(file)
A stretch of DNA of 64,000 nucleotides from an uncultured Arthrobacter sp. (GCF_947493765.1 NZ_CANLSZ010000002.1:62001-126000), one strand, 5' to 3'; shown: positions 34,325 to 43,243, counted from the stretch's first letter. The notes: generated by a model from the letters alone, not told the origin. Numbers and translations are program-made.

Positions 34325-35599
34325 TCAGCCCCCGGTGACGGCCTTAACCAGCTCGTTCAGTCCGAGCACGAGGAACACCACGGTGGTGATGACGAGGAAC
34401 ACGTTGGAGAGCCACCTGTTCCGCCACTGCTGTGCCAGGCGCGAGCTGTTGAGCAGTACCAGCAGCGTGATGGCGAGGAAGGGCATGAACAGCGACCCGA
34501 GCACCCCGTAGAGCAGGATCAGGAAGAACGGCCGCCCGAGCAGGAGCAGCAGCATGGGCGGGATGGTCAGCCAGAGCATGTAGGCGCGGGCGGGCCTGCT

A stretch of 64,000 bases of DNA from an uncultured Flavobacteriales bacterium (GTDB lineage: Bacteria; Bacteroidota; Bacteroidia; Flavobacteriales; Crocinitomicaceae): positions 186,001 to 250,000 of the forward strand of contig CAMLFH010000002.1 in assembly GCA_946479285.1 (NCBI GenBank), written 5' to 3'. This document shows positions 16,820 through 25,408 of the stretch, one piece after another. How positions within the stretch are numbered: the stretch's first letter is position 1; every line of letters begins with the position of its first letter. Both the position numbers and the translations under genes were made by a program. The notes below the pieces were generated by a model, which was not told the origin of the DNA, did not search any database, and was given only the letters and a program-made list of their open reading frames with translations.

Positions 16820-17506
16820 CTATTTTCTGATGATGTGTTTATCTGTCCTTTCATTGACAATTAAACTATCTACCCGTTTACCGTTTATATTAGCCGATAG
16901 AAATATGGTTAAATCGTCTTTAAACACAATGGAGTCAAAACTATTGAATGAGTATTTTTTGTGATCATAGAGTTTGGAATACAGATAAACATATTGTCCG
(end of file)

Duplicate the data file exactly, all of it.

A stretch of DNA of 64,000 nucleotides from an uncultured Arthrobacter sp. (GCF_947493765.1 NZ_CANLSZ010000002.1:62001-126000), one strand, 5' to 3'; shown: positions 34,325 to 43,243, counted from the stretch's first letter. The notes: generated by a model from the letters alone, not told the origin. Numbers and translations are program-made.

Positions 34325-35599
34325 TCAGCCCCCGGTGACGGCCTTAACCAGCTCGTTCAGTCCGAGCACGAGGAACACCACGGTGGTGATGACGAGGAAC
34401 ACGTTGGAGAGCCACCTGTTCCGCCACTGCTGTGCCAGGCGCGAGCTGTTGAGCAGTACCAGCAGCGTGATGGCGAGGAAGGGCATGAACAGCGACCCGA
34501 GCACCCCGTAGAGCAGGATCAGGAAGAACGGCCGCCCGAGCAGGAGCAGCAGCATGGGCGGGATGGTCAGCCAGAGCATGTAGGCGCGGGCGGGCCTGCT

A stretch of 64,000 bases of DNA from an uncultured Flavobacteriales bacterium (GTDB lineage: Bacteria; Bacteroidota; Bacteroidia; Flavobacteriales; Crocinitomicaceae): positions 186,001 to 250,000 of the forward strand of contig CAMLFH010000002.1 in assembly GCA_946479285.1 (NCBI GenBank), written 5' to 3'. This document shows positions 16,820 through 25,408 of the stretch, one piece after another. How positions within the stretch are numbered: the stretch's first letter is position 1; every line of letters begins with the position of its first letter. Both the position numbers and the translations under genes were made by a program. The notes below the pieces were generated by a model, which was not told the origin of the DNA, did not search any database, and was given only the letters and a program-made list of their open reading frames with translations.

Positions 16820-17506
16820 CTATTTTCTGATGATGTGTTTATCTGTCCTTTCATTGACAATTAAACTATCTACCCGTTTACCGTTTATATTAGCCGATAG
16901 AAATATGGTTAAATCGTCTTTAAACACAATGGAGTCAAAACTATTGAATGAGTATTTTTTGTGATCATAGAGTTTGGAATACAGATAAACATATTGTCCG